A team of researchers from the Agricultural Research Organization of Israel in collaboration from Evogene, Israel, report a method to obtain high quality ribonucleic acid (RNA). RNA acts as a messenger carrying instructions from DNA responsible for the combination of proteins, which determine traits.
One major factor that determines the precision of this method is the quality of the genetic material used in research. Often, an amplification process is used to obtain the required quantities of genetic material when the source tissue is limited. However, a single round of this process can greatly distort the data.
Non-amplified data was gathered in the reported study to obtain an accurate representation of gene expression during fruit development in the fleshy melon fruit. Nurit Katzir, a researcher from the Agricultural Research Organization of Israel, explained that the results from this study indicate high-quality genetic information for future research can be obtained from mature fleshy fruits. This is significant, as these fruits are notorious for difficulties in accurate genetic extraction.
The data obtained in this study was validated by a comparative amplification process, and is currently being used to identify the genes responsible for traits of melon fruits, such as their development, ripening, and overall quality.
The research was supported by the Office of the Chief Scientist in the Israeli Ministry of Industry, Trade, and Labor through Magnet Program and the Israeli Bio-TOV Consortium. The full article was published in the latest issue of The Plant Genome.
The full article is available for no charge for 30 days following the date of this summary. View the abstract at https://www.crops.org/publications/tpg/articles/4/1/36.
The Crop Science Society of America (CSSA), founded in 1955, is an international scientific society comprised of 6,000+ members with its headquarters in Madison, WI. Members advance the discipline of crop science by acquiring and disseminating information about crop breeding and genetics; crop physiology; crop ecology, management, and quality; seed physiology, production, and technology; turfgrass science; forage and grazinglands; genomics, molecular genetics, and biotechnology; and biomedical and enhanced plants.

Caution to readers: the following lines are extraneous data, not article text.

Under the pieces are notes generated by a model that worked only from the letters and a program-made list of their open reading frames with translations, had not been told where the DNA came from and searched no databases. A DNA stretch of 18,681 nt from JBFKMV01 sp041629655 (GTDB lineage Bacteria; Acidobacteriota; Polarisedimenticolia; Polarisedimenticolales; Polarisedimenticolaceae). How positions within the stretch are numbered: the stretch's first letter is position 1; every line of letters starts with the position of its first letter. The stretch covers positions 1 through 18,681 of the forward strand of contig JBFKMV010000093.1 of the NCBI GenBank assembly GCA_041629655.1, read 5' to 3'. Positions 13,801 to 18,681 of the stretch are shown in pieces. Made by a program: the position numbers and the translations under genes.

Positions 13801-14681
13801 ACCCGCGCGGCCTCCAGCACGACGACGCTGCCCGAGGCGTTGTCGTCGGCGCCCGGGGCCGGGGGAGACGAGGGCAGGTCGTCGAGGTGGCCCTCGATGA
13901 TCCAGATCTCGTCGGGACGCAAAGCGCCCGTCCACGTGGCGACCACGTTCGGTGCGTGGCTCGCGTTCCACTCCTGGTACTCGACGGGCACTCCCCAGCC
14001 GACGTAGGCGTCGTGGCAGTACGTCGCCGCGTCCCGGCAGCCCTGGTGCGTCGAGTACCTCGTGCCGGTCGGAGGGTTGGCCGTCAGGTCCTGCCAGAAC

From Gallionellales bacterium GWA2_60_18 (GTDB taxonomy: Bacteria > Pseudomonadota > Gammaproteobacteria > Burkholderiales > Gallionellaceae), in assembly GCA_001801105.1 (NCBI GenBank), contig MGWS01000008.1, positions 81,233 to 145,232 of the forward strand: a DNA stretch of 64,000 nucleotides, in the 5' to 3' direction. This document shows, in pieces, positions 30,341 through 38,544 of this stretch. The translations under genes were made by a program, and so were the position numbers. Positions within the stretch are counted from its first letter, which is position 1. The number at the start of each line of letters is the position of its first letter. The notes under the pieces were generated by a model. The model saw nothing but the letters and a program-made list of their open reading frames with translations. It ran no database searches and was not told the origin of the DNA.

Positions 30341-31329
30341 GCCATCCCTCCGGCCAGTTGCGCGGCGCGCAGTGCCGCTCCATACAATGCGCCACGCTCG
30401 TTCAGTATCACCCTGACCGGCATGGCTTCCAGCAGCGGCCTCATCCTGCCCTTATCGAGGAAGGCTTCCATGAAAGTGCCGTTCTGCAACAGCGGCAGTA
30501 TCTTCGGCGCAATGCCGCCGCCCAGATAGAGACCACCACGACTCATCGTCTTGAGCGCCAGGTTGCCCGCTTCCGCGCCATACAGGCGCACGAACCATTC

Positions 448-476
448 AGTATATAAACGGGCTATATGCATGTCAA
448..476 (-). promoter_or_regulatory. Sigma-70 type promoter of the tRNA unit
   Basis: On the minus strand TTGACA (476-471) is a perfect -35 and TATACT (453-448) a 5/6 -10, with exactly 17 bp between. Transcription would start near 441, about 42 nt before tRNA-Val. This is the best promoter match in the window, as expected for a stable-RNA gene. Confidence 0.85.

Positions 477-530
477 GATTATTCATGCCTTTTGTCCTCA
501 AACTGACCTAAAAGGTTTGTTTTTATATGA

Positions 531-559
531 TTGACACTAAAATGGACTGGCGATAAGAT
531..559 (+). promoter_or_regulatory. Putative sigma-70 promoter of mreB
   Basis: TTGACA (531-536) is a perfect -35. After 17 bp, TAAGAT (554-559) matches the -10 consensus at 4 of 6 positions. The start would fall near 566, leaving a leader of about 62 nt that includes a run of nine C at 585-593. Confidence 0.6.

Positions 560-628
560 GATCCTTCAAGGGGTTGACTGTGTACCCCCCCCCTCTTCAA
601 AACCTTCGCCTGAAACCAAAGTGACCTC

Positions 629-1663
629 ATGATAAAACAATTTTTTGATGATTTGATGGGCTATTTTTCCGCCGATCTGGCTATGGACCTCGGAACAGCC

CSSA fosters the transfer of knowledge through an array of programs and services, including publications, meetings, career services, and science policy initiatives. For more information, visit www.crops.org
Newly designed molecule binds nitrogen
23.02.2018 | Julius-Maximilians-Universität Würzburg
Atomic Design by Water
23.02.2018 | Max-Planck-Institut für Eisenforschung GmbH
A newly developed laser technology has enabled physicists in the Laboratory for Attosecond Physics (jointly run by LMU Munich and the Max Planck Institute of Quantum Optics) to generate attosecond bursts of high-energy photons of unprecedented intensity. This has made it possible to observe the interaction of multiple photons in a single such pulse with electrons in the inner orbital shell of an atom.
In order to observe the ultrafast electron motion in the inner shells of atoms with short light pulses, the pulses must not only be ultrashort, but very...
A group of researchers led by Andrea Cavalleri at the Max Planck Institute for Structure and Dynamics of Matter (MPSD) in Hamburg has demonstrated a new method enabling precise measurements of the interatomic forces that hold crystalline solids together. The paper Probing the Interatomic Potential of Solids by Strong-Field Nonlinear Phononics, published online in Nature, explains how a terahertz-frequency laser pulse can drive very large deformations of the crystal.
By measuring the highly unusual atomic trajectories under extreme electromagnetic transients, the MPSD group could reconstruct how rigid the atomic bonds are...
Quantum computers may one day solve algorithmic problems which even the biggest supercomputers today can’t manage. But how do you test a quantum computer to...
For the first time, a team of researchers at the Max-Planck Institute (MPI) for Polymer Research in Mainz, Germany, has succeeded in making an integrated circuit (IC) from just a monolayer of a semiconducting polymer via a bottom-up, self-assembly approach.
In the self-assembly process, the semiconducting polymer arranges itself into an ordered monolayer in a transistor. The transistors are binary switches used...
Breakthrough provides a new concept of the design of molecular motors, sensors and electricity generators at nanoscale
Researchers from the Institute of Organic Chemistry and Biochemistry of the CAS (IOCB Prague), Institute of Physics of the CAS (IP CAS) and Palacký University...
15.02.2018 | Event News
13.02.2018 | Event News
12.02.2018 | Event News
23.02.2018 | Physics and Astronomy
23.02.2018 | Health and Medicine
23.02.2018 | Physics and Astronomy